Conversation Piece

L.S. Lowry

R.B.A., R.A.

lowry conversation piece biro drawing
Conversation Piece
Conversation Piece
signed and dated 'L.S. Lowry 1963' (lower right)
ball-point pen on paper laid card
13.7 x 18.2 cm. (5 3/8 x 7 1/8 in.)

Gifted by the artist to Frank Mullineux in the 1960s or early 1970s
Thence by family descent to the present owner
Accompanied by a copy of The Paintings and of L.S. Lowry; Oils and Watercolours by Mervyn Levy, signed 'L.S. Lowry' (on the title page)
and annotated throughout.
Frank Mullineux, a writer on local history and long standing friend of Lowry throughout his later years, took to the habit of hosting the artist each New Year's Day
at his Worsley home for a number of years.
On one occasion the pair where passing Eccles town hall, Lowry desired to make a number of quick sketches but found himself without the necessary
paper or pencils.
Mullineux kindly made a quick trip to W.H. Smith and bought for him the materials, the present lot was given to him in gratitude.
(Shelley Rohde, L.S. Lowry, a Biography, The Lowry Press, 1999, p.329)

Lowry's paintings in general have seen an enormous increase in price over the last 10 years..
(recent sales have achieved 20 x the record for a modern British artist)..
Due to the fact that relatively little of his work has been published , the signed, limited edition prints have become sought after investments,
and have seen increases far beyond any typical financial/banking investment.
A lonely and quite solitary character, Lowry views the world with sad and critical eyes.
'Piccadilly Circus' is a major piece of work by the artist, and typically illustrates all that he has become renowned for; masses of people endlessly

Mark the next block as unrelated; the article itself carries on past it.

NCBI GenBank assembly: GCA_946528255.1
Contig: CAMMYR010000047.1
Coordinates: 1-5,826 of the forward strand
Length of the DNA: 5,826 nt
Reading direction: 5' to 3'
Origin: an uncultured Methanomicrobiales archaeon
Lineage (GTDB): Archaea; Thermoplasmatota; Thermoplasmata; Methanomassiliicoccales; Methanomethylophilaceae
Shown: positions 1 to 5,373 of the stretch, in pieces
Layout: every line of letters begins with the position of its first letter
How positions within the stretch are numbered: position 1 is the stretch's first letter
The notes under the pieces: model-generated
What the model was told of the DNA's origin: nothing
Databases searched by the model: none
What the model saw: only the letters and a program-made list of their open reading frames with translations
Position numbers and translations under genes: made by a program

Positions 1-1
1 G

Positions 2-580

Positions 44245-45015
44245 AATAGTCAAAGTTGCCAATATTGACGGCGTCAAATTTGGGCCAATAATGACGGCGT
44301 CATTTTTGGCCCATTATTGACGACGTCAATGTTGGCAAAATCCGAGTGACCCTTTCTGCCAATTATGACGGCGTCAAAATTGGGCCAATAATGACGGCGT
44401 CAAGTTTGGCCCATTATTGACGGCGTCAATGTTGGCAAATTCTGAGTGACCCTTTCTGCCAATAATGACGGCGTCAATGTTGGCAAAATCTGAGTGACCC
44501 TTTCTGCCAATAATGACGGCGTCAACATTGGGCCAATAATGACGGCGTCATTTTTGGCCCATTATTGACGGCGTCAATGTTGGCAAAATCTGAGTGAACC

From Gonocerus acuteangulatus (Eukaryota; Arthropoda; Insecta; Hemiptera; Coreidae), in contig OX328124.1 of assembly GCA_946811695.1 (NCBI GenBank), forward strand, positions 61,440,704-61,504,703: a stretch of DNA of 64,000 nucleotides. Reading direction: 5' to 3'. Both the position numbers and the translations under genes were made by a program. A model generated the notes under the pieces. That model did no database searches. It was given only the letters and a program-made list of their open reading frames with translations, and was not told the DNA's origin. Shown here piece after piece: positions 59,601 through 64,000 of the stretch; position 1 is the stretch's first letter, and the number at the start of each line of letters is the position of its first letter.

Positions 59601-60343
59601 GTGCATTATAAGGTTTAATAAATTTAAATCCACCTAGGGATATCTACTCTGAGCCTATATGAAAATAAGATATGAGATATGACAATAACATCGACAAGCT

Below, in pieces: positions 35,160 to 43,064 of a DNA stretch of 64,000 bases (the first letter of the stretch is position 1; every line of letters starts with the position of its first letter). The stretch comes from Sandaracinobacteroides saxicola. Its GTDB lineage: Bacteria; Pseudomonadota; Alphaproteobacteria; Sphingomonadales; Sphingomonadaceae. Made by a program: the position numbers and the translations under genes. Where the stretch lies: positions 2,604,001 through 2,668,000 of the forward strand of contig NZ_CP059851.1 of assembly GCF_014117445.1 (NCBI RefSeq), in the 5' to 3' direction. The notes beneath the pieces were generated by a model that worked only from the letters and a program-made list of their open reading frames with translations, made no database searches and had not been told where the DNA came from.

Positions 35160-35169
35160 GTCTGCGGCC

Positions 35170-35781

going about there daily lives. He manages to capture the 'feel' of the era, a record of past times'.

Lowry liked to think of himself as an uncomplicated man with simple tastes, during his life, he managed to create a unique style of art that has become
instantly recognisable worldwide, the painting of 'Piccadilly Circus' perfectly illustrates this.
Six years ago 'Going to the Match' was sold to the PFA for £1.9 million... the price guide was £500,000 (now estimated at £6-10 million)
'Daisy Nook Fair' achieved £3.8 million in 2007, another record
'The Football Match' sold a few months ago for £5,641,250
'A River Bank' was bought by Bury Council for £150 in 1951. Controversially sold by the borough in 2006 for £1.25 million
In 1945 by Henry Morris, the Cambridge county council's chief education officer, for 30 guineas. Sold in 2009 for £541,250 (price guide was
£300-500 thousand)
The Royal Scottish Academy, recently sold an LS Lowry painting, 'The Hawker's Cart'
as part of an overhaul of its art collection to set up a fund to buy Scottish artists works.
'The Hawker's Cart' was bought for £38 in 1934 when Lowry exhibited it at an RSA exhibition in Edinburgh.
It was estimated to fetch between £300,000 and £500,00. It achieved £689,000.

Visit the the studio in Nottinghamshire, the largest collection of LS Lowry artist signed, limited edition prints in the UK.
David Shepherd prints and paintings Sir William Russell Flint
Holiday house to let in Dordogne France
Lowry signed prints for sale.

29 regiment RLC
big five, lion